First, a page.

Helenn Jan 25, 2022
Good advice … rule out anything medical first … !!!!
if it’s dementia there’s some meds that may improve behaviour and anxiety .. slow it down
for awhile … but there’s nothing that will stop the progression or reverse it. He’s obviously frightened and confused cause he knows there’s something wrong with his brain…and that would cause anyone to lash out especially if they’ve always been
in charge and in control.
good luck with it all .. truly a nightmare journey
He may resist getting a neuropsyc eval, many patients going down the dementia path do because a part of them knows there is a problem and don’t want to know so the way it’s presented is important. If you have a good relationship with his primary ask him to recommend the exam as a baseline, something they always recommend for patients at 70 and something you both should do because having a baseline will help diagnose and treat in the event either of you develop signs of dementia, have a stroke or other maladies we don’t hear about as much. Sell the importance of doing it for the future not for a current problem. If that isn’t possible focus on using it to eliminate dementia rather than proving it. This test sounds much scarier than it is, just the name and “psychologist” or “psychiatrist” make people resist but the experts that administer this test at least in my moms area, only administer and interpret this test they don’t treat or provide long term counseling, this isn’t about changing who you are or exploring how your parents damaged you it focuses more on your reasoning skills, memory and how information is interpreted in your brain.

One step at a time and the less you panic, the calmer and matter-a-fact you can be about it all the better for both of you. Good luck
Helpful Answer (5)
Reply to Lymie61

Not to frighten you, but this does not sound like just old age behaviors. He sounds like he is definitely showing signs of some mental decline which could be Alzheimer's/dementia, and as today there are really no medical interventions to stop either. And the fact that your husband has diabetes, makes him at a much higher risk for any of the dementias. Yes, there are some drugs to try and slow down the progression, but often they don't work at all, or the side effects are not worth it.
Your best bet is to send a message to your husbands neurologist via the patient portal sharing what exactly your concerns are about your husband, and that way when you take him in for his appt. his Dr. will be well aware of what's going on, and will ask your husband the appropriate questions and order the necessary tests.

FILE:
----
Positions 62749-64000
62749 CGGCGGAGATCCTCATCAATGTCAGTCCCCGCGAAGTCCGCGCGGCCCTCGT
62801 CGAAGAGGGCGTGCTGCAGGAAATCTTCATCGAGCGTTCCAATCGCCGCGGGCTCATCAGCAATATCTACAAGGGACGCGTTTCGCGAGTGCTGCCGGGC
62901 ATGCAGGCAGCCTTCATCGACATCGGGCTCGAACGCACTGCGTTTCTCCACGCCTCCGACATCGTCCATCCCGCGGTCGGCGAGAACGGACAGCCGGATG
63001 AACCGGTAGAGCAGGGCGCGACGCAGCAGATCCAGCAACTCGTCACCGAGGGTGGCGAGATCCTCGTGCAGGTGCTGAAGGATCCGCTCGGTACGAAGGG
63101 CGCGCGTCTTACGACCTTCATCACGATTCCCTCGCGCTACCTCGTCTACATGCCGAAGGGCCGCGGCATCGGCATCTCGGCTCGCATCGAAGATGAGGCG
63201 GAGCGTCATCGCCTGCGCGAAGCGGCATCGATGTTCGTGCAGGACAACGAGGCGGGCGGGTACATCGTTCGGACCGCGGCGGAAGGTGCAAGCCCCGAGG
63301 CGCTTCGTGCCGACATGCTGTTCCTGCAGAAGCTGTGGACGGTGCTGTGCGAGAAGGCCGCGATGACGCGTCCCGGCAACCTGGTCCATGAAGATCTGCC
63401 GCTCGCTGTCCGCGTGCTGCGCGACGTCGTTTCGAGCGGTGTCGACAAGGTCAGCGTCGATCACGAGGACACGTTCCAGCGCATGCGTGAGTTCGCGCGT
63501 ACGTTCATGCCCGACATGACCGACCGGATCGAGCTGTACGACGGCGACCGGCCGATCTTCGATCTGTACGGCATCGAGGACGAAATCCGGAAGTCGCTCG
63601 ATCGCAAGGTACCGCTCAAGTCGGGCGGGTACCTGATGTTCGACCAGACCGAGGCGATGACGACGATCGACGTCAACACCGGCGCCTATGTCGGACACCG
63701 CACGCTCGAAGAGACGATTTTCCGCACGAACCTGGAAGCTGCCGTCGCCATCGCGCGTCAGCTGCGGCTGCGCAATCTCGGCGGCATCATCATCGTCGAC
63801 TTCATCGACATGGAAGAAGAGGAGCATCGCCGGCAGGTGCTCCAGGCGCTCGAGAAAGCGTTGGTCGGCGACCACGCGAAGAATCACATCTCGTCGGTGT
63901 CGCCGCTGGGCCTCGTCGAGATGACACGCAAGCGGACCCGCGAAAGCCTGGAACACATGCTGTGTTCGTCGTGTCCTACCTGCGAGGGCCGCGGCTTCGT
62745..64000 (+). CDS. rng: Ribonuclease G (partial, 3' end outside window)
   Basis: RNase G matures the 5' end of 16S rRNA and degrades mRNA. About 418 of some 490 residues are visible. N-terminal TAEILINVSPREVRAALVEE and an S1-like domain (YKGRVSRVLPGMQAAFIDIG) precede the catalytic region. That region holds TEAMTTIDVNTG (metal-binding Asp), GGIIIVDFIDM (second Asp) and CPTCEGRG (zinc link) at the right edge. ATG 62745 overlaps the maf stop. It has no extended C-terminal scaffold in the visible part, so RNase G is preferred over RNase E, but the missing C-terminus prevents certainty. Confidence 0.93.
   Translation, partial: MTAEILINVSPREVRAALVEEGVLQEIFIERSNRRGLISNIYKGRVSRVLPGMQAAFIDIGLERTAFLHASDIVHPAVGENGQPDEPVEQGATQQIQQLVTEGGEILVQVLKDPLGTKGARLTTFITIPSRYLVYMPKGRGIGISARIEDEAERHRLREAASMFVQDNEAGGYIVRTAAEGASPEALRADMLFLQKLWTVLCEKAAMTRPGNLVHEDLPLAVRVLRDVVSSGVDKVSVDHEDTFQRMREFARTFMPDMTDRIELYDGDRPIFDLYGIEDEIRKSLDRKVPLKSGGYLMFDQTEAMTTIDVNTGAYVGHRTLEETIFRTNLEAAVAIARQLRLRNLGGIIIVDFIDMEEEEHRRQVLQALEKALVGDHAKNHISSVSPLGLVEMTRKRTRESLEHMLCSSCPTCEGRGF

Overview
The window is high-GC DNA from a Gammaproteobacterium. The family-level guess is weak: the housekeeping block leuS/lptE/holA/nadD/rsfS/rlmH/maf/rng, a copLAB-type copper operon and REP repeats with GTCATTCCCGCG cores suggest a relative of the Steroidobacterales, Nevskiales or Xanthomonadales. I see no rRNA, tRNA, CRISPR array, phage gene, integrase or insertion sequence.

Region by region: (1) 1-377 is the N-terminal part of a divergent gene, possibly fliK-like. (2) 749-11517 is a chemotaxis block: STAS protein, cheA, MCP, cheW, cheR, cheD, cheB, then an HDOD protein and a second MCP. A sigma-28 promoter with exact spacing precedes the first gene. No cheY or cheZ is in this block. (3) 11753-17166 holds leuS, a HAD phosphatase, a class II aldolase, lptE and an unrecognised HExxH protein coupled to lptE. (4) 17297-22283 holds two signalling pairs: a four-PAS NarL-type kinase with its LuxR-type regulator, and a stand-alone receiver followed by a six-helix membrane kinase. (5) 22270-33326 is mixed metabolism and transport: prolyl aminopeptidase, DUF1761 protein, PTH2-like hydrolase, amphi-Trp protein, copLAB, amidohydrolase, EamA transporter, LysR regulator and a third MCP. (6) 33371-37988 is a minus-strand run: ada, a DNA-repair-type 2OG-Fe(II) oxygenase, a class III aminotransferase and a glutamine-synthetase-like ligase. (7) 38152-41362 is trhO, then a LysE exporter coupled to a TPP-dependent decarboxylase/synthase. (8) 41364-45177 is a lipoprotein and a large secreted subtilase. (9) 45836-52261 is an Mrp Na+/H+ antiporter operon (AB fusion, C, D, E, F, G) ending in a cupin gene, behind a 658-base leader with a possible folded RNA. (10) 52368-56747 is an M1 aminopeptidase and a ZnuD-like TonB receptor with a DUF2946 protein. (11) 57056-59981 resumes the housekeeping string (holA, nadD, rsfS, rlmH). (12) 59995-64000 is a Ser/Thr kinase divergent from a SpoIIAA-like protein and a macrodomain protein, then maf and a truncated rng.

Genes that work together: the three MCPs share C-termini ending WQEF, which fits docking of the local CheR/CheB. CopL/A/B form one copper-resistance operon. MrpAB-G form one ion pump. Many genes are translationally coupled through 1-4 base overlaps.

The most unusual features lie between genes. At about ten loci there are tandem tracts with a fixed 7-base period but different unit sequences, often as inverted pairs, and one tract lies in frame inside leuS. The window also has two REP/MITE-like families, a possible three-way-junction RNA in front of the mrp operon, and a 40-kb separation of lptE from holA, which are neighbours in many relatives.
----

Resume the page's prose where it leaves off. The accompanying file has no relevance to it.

I had to do that with my husband several years back, and it worked out really well because he didn't know that I had contacted his Dr. prior to him going.
This is hard I know, but you really need to know what exactly you're dealing with as it will make it easier for you to plan for yours and your husbands future.
If you're not already his POA for both medical and durable, do that ASAP, because once he's diagnosed with any of the dementias he can no longer legally appoint anyone to be his POA's. Make sure that he also has his wishes notated in a living will and any health directives too, as that will make any decisions down the road that you'll have to make on his behalf a little easier, knowing that you're honoring his wishes.
I wish you the very best as you travel this road with your husband.
Helpful Answer (4)
Reply to funkygrandma59
Scared170 Jan 22, 2022
Thank you SO MUCH. Great advice. Despite our age, we have never formally put together a will/trust -- just have all of our separate assets POD to the other, and our house as community property. Lots to do and think about. Thank you.
Good answers here as always, I would just interject that if you can get him to sign POA for health and financials, do it now, while he is able to sign in a recognizable way. This will help you no end when it really begins. I had no idea how much this would help us now. We did this previously and I could not have coped with him now without it. It is so important. Everybody who dealt with your husband in any financial endeavor, as in TV/cable account, health care, credit cards,pension plans, banking, will want a copy of your POA in order for you to make decisions. Believe it or not, I had to fax these documents to a well-know internet company before I could cancel that service to get a better deal elsewhere. I also had to fax them to our heath care plan in order to just talk about, just TALK about, his appointments, payments, and meds.
I know this is an added stress for you now, but see if you can just accomplish it before it gets later. God bless you, and hang in there.
Helpful Answer (4)
Reply to HisBestFriend

I agree that it is better to suggest that you both get a good check up and prepare for future illness or incapacity, If he says there is nothing wrong or some problem other than you suspect, don't disagree. Even if he says it's you and not him, agree it is possible.He might be right, and concede this. I am sure you would prefer another explanation and possible treatment. Do alert the doctor's office to the changes you have observed first. Good luck; it is a very scary problem to consider.
Helpful Answer (3)
Reply to Moxies

If you are frightened that your husband has an unstable state of mind, there are techniques you can learn, some of them mentioned here in previous posts.
Here is another one:

Never shame someone experiencing the symptoms you are describing.
Helpful Answer (3)
Reply to Sendhelp

I had the same with my mother who refused to believe there was anything wrong with her I called her doctor and they got someone to call her and asked her questions over the phone she didn’t pass and is still in denial it’s hard but you can only try unfortunately they are hard to convince
Helpful Answer (2)
Reply to Taylorb1
Beatty Jan 25, 2022
It's a little different to denial (a sort of emotional protection).

It's lack of insight. The brain becomes a little faulty in parts & cannot understand.

I think of denial like if I don't turn the light on in the bathroom at night, there won't be any spiders.

Lack of insight is like walking right past the spider & seeing it but not being able to recognise it, understand it or remember you just saw
a spider.